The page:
This is a rare work that celebrates both science and sensuality, rationality and its opposite. Akagi is tireless in his medical and scientific efforts, never taking a single moment for himself. His only son's death in the war comes as a crushing blow, but he perseveres. In fact, a final letter from his son, an army doctor, that arrives at the same time as the news of the latter's death, provides an important clue to Akagi's work on hepatitis. When it seems to him, however, that his research into the disease is causing him to neglect his patients, he throws his microscope away. "I'm a family doctor," he says.
Sonoko (Kumiko Aso), the doctor's young assistant, is a remarkable character. The daughter of a geisha and a fisherman, she's uneducated, but extraordinarily energetic and alert. Occasionally, she works as a prostitute to support her brother and sister. At one point, after she's gone to work for Dr. Akagi, who presumably can't pay her very much, Sonoko's siblings write her a note: "Dear Sis, we're starving. Please go back to whoring." But her true vocation is to work with the indefatigable Akagi. In one wonderful scene she throws herself on the protesting doctor, crying, "I love you! Some day I'll kill a whale for you!" At another point a local woman begs Sonoko to have sex with her son, who is about to into the army, because "virgins attract bullets." She accedes to the woman's request and afterward refuses to take any money from her, saying, "He f---s like a god. I'm limp."
Imamura is an interesting figure. He began as an assistant to the famed director Yasujiro Ozu, but his films, unlike those of many other well-known Japanese filmmakers, have concentrated on the lives of those at the margins of Japanese society--peasants, prostitutes, criminals, often with a strong erotic element. The Insect Woman (1963) recounts the fate of an impoverished peasant girl who rises and then falls within Tokyo's postwar prostitution racket. The central figure in The Pornographers (1966) is a likable, but seedy character who has incestuous designs on his stepdaughter. Vengeance is Mine (1979) is a study of a psychopathic killer. Imamura dramatized the fate of victims of the Hiroshima bombing in Black Rain (1989).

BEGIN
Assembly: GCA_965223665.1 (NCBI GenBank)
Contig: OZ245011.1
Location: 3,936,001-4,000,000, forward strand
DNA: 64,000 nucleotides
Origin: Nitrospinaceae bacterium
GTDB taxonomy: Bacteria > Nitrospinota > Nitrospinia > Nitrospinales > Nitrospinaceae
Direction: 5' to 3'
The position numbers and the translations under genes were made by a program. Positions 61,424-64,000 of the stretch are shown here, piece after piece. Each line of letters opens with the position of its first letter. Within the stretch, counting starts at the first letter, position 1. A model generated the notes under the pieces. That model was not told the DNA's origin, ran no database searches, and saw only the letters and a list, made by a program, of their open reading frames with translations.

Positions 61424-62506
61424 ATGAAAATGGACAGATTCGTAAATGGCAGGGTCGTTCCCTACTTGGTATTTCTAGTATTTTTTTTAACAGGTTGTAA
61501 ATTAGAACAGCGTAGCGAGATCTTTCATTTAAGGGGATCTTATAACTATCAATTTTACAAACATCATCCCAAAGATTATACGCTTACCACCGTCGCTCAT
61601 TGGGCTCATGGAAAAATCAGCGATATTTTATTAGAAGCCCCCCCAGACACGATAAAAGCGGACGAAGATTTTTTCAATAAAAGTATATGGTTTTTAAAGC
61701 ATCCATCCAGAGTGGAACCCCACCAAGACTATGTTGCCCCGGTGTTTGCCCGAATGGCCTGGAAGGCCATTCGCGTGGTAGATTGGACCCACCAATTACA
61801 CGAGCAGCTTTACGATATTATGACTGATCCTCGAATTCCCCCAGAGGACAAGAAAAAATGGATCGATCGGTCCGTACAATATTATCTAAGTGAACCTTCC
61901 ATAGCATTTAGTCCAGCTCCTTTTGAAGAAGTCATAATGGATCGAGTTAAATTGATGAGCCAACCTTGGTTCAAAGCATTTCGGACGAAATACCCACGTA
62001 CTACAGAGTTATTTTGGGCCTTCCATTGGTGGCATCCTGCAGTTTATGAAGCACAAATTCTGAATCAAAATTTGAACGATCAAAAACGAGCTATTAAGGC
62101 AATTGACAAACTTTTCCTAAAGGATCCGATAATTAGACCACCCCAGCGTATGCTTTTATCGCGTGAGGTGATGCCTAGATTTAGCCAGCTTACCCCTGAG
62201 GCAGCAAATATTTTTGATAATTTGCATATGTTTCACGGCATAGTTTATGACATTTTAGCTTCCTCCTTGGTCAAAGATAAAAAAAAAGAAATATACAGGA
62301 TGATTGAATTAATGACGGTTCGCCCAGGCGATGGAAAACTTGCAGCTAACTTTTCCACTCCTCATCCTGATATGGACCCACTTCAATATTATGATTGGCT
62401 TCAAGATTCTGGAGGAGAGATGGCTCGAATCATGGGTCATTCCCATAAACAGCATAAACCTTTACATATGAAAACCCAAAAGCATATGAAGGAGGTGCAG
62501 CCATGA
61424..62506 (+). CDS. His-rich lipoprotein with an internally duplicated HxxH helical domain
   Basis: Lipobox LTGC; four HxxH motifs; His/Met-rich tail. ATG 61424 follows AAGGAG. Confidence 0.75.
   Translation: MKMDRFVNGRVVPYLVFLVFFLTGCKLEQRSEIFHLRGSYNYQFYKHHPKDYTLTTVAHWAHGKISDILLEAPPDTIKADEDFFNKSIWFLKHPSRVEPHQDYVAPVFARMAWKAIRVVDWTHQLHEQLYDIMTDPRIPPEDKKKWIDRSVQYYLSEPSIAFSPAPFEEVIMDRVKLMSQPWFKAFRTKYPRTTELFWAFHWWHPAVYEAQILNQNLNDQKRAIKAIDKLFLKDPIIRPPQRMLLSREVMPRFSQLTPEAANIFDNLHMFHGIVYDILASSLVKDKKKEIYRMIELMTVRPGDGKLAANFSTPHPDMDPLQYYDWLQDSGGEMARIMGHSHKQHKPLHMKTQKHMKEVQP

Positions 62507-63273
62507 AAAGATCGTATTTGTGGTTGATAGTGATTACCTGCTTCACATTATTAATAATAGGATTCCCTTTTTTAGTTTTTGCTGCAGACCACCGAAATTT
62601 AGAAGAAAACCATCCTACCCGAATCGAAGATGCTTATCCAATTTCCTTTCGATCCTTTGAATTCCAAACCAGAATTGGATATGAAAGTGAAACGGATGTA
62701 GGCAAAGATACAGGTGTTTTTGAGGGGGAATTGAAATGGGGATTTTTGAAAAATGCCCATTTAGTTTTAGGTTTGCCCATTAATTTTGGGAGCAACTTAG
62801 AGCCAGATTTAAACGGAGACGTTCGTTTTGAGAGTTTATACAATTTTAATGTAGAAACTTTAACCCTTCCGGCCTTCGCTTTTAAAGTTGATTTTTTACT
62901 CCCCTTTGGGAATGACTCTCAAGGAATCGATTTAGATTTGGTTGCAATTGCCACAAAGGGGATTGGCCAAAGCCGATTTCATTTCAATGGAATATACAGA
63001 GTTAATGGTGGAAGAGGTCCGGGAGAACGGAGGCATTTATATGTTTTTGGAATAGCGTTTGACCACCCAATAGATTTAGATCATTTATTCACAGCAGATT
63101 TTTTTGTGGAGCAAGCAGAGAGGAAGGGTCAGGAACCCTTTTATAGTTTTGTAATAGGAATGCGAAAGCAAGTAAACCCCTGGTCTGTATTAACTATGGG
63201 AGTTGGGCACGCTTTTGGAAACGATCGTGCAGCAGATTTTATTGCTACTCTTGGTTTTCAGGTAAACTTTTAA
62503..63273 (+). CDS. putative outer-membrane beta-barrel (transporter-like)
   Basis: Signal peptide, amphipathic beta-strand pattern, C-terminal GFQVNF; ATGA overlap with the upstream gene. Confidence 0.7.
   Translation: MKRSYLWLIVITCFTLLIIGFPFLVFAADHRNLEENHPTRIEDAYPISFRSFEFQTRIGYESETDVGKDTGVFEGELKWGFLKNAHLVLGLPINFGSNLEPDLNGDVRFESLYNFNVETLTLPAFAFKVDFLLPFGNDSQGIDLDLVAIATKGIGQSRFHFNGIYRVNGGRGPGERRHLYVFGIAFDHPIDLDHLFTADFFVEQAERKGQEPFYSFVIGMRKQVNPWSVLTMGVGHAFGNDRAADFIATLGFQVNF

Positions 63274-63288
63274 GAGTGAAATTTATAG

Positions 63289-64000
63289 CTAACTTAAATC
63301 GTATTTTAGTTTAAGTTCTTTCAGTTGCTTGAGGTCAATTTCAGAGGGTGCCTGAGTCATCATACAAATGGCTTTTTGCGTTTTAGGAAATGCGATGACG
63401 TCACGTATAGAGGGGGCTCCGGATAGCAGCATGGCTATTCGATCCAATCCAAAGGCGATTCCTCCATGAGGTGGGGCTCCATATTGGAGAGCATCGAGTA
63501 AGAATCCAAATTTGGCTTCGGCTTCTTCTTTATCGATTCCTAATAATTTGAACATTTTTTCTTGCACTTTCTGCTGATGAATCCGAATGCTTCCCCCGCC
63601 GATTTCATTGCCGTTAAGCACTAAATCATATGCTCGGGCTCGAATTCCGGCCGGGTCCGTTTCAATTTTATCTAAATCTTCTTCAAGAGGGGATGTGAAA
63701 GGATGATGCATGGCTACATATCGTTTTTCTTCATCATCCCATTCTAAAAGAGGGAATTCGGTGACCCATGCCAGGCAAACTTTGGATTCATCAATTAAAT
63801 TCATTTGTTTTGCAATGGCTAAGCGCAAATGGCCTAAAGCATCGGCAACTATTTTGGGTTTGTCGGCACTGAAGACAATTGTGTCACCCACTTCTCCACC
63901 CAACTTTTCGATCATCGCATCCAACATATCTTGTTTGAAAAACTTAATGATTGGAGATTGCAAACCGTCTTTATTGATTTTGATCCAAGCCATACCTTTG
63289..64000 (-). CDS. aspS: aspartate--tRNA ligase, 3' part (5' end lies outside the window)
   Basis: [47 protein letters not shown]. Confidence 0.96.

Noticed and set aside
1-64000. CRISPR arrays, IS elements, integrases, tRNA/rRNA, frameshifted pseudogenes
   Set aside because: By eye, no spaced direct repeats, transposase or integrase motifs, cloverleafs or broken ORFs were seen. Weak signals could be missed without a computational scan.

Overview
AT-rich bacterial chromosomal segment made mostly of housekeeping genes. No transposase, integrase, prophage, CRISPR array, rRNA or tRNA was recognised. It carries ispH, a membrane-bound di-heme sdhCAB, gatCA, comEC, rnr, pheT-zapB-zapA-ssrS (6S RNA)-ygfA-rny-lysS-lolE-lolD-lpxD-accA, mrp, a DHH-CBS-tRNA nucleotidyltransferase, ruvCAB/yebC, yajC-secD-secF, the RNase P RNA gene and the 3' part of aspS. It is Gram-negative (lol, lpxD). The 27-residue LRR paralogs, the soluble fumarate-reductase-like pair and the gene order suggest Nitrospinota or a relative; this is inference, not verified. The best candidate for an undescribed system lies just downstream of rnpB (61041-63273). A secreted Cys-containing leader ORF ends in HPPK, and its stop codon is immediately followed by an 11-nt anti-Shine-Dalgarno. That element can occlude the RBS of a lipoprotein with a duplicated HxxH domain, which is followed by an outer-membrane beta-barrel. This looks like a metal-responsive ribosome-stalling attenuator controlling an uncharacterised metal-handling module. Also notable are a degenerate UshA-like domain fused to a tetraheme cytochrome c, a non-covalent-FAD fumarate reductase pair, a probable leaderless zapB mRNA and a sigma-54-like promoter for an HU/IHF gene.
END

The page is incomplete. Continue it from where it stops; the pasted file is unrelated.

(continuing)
A French film critic has noted: "Imamura believes above all in the powers that come from below, those from the people but also from the body, from sex, just as he also believes in the energy of desire, in spending oneself, in the trivial, in the absence of real answers."
The director has expressed the desire to make "messy, really human, Japanese, unsettling films." One might add "compassionate." The most unsettling quality of Dr. Akagi is Imamura's willingness to condemn an authoritarian society while refusing to render judgment on the extreme, often self-destructive behavior of that society's victims.
Iranian director Abolfazl Jalili's Dance of Dust is a different kind of film. It is only 73 minutes long and has so little dialogue that subtitles are not provided. The film is composed of short, documentary-like sequences. It takes place in a village in a barren, windswept region of Iran where life is very harsh. The villagers make bricks by hand. Once they fire the bricks, they sell them and begin again. Some time passes before one realizes that a drama is taking place--aside, that is, from the drama of everyday life.
A boy and a girl are in love, but the girl's parents don't want her to marry him, presumably because he's poor and perhaps an orphan. When the girl makes, as a gift, a brick with her handprint on it, the mother drops it down a well. In anger, the boy does a kind of rain dance on piles of bricks which haven't been fired yet. A cloudburst destroys the villagers' work. The girl, who is presumably going to be married off to someone wealthier, goes away by train. The boy climbs the hills and calls her name.
I wouldn't make extravagant claims for the film, in line with my comments above, but the pictures of life and unending labor and the evocation of desire seem real and honest, and are sometimes beautiful. The boy's face, lined like a 40 year old's, is unforgettable.